Students spend five days a week, seven hours a day at school. They go to class, hang out with friends, and unfortunately, don’t have much time for parents or siblings. Not many have the privilege of seeing their parents throughout the day in school – except a small group of 12 high school students.
These students have the rare opportunity to see their parents throughout the school day. How? Their parents are teachers. Both students and their parents have said there are advantages and disadvantages to being at the same school every day. Currently, Robin Worley, Stephen Bonnette, Saylar Craig, Joshua Curnett, Keith Hynes, Ursula Pong, Paul Terrile, Tim Zitur, Jason Martin, Laurence Ervedoza and Steve Early have kids that are in high school.
Kathleen Early is a senior this year. Her dad, Mr. Steve Early, is a marine biology and environment science teacher. “It’s nice to have my dad at school if I ever need lunch money or need help with anything,” Kathleen said. But she added, “It can get weird when students are talking about his class and don’t realize that I’m his daughter.”
Sophomore Hannah Terrile’s dad is AP Statistics and AP Calculus BC teacher, Mr. Paul Terrile. So far, she only sees the advantages of having her dad nearby.
“It’s not really a big deal. I’m an underclassmen and most of his students are juniors and seniors so it’s obviously not people in my grade. I think that when my peers start to have him, it might be different. But for now, it’s not really uncomfortable at all.”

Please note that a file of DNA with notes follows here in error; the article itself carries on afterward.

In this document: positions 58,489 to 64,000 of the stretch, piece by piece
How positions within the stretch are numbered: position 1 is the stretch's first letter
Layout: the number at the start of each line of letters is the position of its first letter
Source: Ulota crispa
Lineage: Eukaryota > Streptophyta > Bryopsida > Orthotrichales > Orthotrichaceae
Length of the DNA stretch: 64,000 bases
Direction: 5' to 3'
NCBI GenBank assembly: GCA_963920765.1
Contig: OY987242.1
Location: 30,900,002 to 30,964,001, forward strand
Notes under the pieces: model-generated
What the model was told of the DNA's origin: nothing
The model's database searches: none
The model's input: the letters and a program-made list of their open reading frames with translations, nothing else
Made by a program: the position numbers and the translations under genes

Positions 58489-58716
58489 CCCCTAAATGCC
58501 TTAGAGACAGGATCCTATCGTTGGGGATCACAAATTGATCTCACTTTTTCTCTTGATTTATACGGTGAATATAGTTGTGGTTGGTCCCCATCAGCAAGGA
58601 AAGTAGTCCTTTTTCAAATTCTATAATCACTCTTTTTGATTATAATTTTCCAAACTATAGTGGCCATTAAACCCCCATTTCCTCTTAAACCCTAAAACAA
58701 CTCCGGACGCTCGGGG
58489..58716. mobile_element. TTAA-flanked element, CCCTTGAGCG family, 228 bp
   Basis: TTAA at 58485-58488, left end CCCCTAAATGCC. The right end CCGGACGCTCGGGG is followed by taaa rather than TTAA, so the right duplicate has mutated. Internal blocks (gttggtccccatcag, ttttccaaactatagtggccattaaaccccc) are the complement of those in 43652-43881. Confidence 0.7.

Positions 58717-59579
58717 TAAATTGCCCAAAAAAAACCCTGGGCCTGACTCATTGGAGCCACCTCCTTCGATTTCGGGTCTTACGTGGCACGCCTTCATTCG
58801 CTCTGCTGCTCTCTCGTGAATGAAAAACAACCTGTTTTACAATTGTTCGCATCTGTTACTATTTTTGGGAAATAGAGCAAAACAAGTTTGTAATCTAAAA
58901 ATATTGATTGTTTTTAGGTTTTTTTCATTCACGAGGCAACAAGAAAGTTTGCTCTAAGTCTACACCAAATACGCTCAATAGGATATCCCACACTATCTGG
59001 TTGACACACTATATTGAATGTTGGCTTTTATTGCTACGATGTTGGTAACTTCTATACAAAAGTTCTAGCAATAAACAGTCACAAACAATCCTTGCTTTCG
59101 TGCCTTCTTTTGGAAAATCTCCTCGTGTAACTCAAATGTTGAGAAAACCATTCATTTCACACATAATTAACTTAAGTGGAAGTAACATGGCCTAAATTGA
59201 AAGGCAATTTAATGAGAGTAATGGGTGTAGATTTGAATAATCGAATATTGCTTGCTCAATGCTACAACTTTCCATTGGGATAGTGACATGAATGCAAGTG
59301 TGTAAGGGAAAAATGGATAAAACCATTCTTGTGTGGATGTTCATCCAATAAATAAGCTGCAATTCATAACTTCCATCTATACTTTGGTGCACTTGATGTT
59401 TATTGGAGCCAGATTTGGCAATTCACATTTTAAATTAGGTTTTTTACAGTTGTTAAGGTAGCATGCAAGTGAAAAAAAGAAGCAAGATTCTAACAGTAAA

Hannah agrees with Kathleen that it’s convenient to have a parent around. “One thing nice about him being right near me is that I always leave my stuff in his classroom, which is nice. It’s also really helpful that he teaches math because it’s a subject I usually have a lot of questions about, so he’s always there to help.”
But there is one major drawback, according to Hannah. “On the other hand, one bad thing is that he’s really strict about dress code and he probably would even turn me in if I wore flip flops, so I never have!”
Mr. Terrile thinks the pros outweigh any cons with the situation. “It’s nice to have Hannah in the high school with me and get to see her on a regular basis. I think the only time it got uncomfortable was during her freshman year of high school when there was an assembly where the overflow of freshmen wound up in the drama theatre. I took A LOT of phones away at that assembly and she thought that everyone was going to be mad at her instead of me. One other ‘bad’ thing would be seeing her in high school with her friends I have known for many years. It makes me feel so OLD!”
But other than that, he said having a sophomore in the same high school isn’t that bad. “I get to see Hannah when she has math questions, needs money, needs to drop her things off in my room.”
Math teacher Mr. Zitur also has a child in high school: Brandon Zitur. “I, unfortunately, like to talk about my family now and then in class. I think it lets students get to know me better. When I do tell stories now, I have to keep in mind that Brandon is their classmate. Not a huge deal, but slightly awkward at times. Other than that, it’s not a huge problem for me.”
Mr. Zitur also sees some advantages to the arrangement that Brandon might view as a definite disadvantage. “The one good thing about having my child as a student is that I get to know his friends somewhat and I can sometimes tell what’s going on faster than other parents who aren’t teachers.”
Ultimately, they all don’t seem to mind whether or not the students they are teaching are their child’s friends…and vise versa.
Rosie Hogan, junior, has a mom who teaches in the elementary school, and she loves it. “If I have a bad day, my mom’s right there for me. She’s just down the hall, a couple of steps away!”